Economy, Domestic Economy

Fiscal Discipline Before Inflation Targeting

Fiscal Discipline Before Inflation Targeting Fiscal Discipline Before Inflation Targeting

Iran needs to implement fiscal frameworks and inflation targeting to attain higher growth rates while keeping prices stable, according to a recent report published by the Central Bank of Iran's research arm.

To get optimal results from these policies, the government must adopt fiscal rules—frameworks to constrain the government's tax and spending behavior by the assessment of independent arbiters—before curbing inflation via its monetary tools, e.g. interest rates, reserve requirement and money printing, the Monetary and Banking Institute's study suggests.

The report draws upon research in six international papers to arrive at its conclusions and offers three broad guidelines for bringing fiscal frameworks and inflation curbs into force.

> Long History of Fiscal Dominance

Iran has long suffered from weak checks and balances on the government's fiscal powers and its rule over monetary policy. Petrodollars and printed money have on average paid for over 70% of the government's expenditures in the past, destabilizing the economy even during growth periods.

Without any long-term strategic planning and accountability, windfall oil revenues were spent cyclically—in accordance with the economic cycle—meaning oil money was spent lavishly and based on political considerations, adding to economic booms but also creating runaway inflation.

During low crude oil price periods, the government resorted to printing money and borrowing from banks to cover fiscal gaps, leading to volatile and drastic price increases.

"Iran's economic condition is such that the government and its policies have overshadowed other sectors and fiscal dominance is evident in its economy," the report reads.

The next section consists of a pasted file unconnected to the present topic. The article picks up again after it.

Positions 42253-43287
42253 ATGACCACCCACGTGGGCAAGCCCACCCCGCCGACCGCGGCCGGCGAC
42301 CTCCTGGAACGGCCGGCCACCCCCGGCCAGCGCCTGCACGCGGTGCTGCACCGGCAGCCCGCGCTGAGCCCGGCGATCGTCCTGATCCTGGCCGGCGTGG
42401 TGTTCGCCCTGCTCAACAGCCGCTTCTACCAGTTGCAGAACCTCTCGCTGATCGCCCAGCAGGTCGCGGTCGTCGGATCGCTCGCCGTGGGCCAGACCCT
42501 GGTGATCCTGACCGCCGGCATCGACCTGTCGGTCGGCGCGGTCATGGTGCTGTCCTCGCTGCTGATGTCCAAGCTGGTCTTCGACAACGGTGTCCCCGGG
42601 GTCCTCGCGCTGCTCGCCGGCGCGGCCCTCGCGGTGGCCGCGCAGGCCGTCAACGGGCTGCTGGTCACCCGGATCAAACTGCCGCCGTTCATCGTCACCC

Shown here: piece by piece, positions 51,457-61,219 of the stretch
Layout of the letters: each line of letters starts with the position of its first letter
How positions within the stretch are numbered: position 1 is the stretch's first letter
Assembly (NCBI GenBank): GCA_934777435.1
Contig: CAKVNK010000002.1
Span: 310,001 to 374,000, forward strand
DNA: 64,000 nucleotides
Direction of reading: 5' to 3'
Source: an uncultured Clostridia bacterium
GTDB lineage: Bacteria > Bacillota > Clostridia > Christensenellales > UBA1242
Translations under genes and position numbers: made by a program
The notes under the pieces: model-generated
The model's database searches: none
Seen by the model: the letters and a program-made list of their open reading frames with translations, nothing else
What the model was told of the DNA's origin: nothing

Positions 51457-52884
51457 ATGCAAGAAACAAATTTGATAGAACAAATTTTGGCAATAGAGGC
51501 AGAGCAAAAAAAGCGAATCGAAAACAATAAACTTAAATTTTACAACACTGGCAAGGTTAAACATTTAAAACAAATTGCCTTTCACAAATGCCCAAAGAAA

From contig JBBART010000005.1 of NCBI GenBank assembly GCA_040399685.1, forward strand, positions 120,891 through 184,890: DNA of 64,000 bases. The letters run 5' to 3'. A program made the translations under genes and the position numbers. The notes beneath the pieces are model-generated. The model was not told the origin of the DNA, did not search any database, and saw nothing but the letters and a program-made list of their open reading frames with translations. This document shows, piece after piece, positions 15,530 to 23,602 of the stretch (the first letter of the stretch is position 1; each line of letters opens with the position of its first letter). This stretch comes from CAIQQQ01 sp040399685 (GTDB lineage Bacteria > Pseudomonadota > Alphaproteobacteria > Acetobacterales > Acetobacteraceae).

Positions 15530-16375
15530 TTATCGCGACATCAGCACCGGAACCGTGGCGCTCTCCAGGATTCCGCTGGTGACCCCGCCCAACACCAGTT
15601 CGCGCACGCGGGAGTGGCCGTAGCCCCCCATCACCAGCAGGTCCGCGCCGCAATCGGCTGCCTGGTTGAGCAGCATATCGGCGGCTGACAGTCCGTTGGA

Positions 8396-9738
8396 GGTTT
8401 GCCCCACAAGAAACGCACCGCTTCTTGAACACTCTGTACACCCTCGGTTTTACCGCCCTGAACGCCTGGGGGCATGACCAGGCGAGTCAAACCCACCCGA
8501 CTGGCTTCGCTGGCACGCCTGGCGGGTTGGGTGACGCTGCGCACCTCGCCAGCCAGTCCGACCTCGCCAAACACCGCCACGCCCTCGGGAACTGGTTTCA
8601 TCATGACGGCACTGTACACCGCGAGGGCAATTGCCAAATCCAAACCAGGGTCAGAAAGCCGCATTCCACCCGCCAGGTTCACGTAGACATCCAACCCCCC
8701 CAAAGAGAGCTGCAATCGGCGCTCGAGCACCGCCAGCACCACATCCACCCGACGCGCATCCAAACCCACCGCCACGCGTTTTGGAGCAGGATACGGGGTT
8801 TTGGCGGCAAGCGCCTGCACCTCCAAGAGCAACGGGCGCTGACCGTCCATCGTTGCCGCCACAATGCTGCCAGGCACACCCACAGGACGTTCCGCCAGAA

The CBI has always acted in accordance with the wishes of the government and sacrificed monetary policy at the whim of the government.

The bank's little independence was further eroded by former president Mahmoud Ahmadinejad, but that trend has been reversed by President Hassan Rouhani's administration, which is even talking of an independent central bank.

> Fiscal Frameworks

Fiscal rules–first researched in the 80s to create fiscal stability, limit the effect of politics in fiscal spending, keep the government small and limit cyclical fiscal spending patterns—are the centerpiece of creating stable economic growth, the study suggests.

"Disorganized fiscal policies and increasing government debt affect inflation by disrupting monetary policy. Lack of appropriate fiscal frameworks leads to permanent dominance of fiscal policy over monetary policy."

The report's review of six research papers reveals that countries that implemented fiscal frameworks before Inflation Targeting achieved greater economic success, compared to countries that tried the other way round or just reinforced monetary or fiscal rules.

Iran as a commodity exporter needs "expenditure rule" and "balance budget rule" to limit economic instability.

The National Development Fund of Iran—a sovereign wealth fund created to invest oil revenues for future generations—was set up to help with fiscal discipline, but money withdrawal regulations need to be clearer, as governments have used its funds to cover fiscal gaps.

> Inflation Targeting

Inflation Targeting should come after fiscal frameworks have been established. Its implementation also requires an expansion of Iran's money markets, additions to central bank's tools and the lifting of economic sanctions leveled against the central bank by the West over Tehran's nuclear energy program.

Furthermore, the study suggests a five-year period in which inflation targeting is introduced in three stages.

At the end, the report reminds fiscal and monetary officials that adopting fiscal frameworks and Inflation Targeting is a win-win game for both parties.